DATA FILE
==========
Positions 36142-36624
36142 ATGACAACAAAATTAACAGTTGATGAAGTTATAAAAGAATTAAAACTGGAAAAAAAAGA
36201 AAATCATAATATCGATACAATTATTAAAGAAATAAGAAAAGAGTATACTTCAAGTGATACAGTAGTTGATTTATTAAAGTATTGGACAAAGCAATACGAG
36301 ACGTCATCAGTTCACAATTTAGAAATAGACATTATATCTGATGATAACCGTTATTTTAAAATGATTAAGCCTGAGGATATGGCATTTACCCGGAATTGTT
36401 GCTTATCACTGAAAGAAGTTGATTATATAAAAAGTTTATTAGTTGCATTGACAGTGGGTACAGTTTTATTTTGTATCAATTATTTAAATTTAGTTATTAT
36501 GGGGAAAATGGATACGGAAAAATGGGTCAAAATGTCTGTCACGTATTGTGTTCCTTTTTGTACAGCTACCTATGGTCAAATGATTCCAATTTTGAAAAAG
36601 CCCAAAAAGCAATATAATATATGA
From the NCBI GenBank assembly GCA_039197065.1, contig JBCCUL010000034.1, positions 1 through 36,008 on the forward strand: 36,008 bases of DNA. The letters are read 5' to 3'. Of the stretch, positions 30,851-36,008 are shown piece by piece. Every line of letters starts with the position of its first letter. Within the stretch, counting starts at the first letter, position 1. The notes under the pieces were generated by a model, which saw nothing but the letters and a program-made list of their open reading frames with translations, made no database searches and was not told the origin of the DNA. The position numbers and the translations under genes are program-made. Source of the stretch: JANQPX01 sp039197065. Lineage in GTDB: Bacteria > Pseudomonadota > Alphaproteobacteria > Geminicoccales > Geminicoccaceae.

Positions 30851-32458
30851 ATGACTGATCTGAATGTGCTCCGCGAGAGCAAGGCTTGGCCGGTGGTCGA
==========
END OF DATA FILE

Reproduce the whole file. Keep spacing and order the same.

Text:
Positions 36142-36624
36142 ATGACAACAAAATTAACAGTTGATGAAGTTATAAAAGAATTAAAACTGGAAAAAAAAGA
36201 AAATCATAATATCGATACAATTATTAAAGAAATAAGAAAAGAGTATACTTCAAGTGATACAGTAGTTGATTTATTAAAGTATTGGACAAAGCAATACGAG
36301 ACGTCATCAGTTCACAATTTAGAAATAGACATTATATCTGATGATAACCGTTATTTTAAAATGATTAAGCCTGAGGATATGGCATTTACCCGGAATTGTT
36401 GCTTATCACTGAAAGAAGTTGATTATATAAAAAGTTTATTAGTTGCATTGACAGTGGGTACAGTTTTATTTTGTATCAATTATTTAAATTTAGTTATTAT
36501 GGGGAAAATGGATACGGAAAAATGGGTCAAAATGTCTGTCACGTATTGTGTTCCTTTTTGTACAGCTACCTATGGTCAAATGATTCCAATTTTGAAAAAG
36601 CCCAAAAAGCAATATAATATATGA
From the NCBI GenBank assembly GCA_039197065.1, contig JBCCUL010000034.1, positions 1 through 36,008 on the forward strand: 36,008 bases of DNA. The letters are read 5' to 3'. Of the stretch, positions 30,851-36,008 are shown piece by piece. Every line of letters starts with the position of its first letter. Within the stretch, counting starts at the first letter, position 1. The notes under the pieces were generated by a model, which saw nothing but the letters and a program-made list of their open reading frames with translations, made no database searches and was not told the origin of the DNA. The position numbers and the translations under genes are program-made. Source of the stretch: JANQPX01 sp039197065. Lineage in GTDB: Bacteria > Pseudomonadota > Alphaproteobacteria > Geminicoccales > Geminicoccaceae.

Positions 30851-32458
30851 ATGACTGATCTGAATGTGCTCCGCGAGAGCAAGGCTTGGCCGGTGGTCGA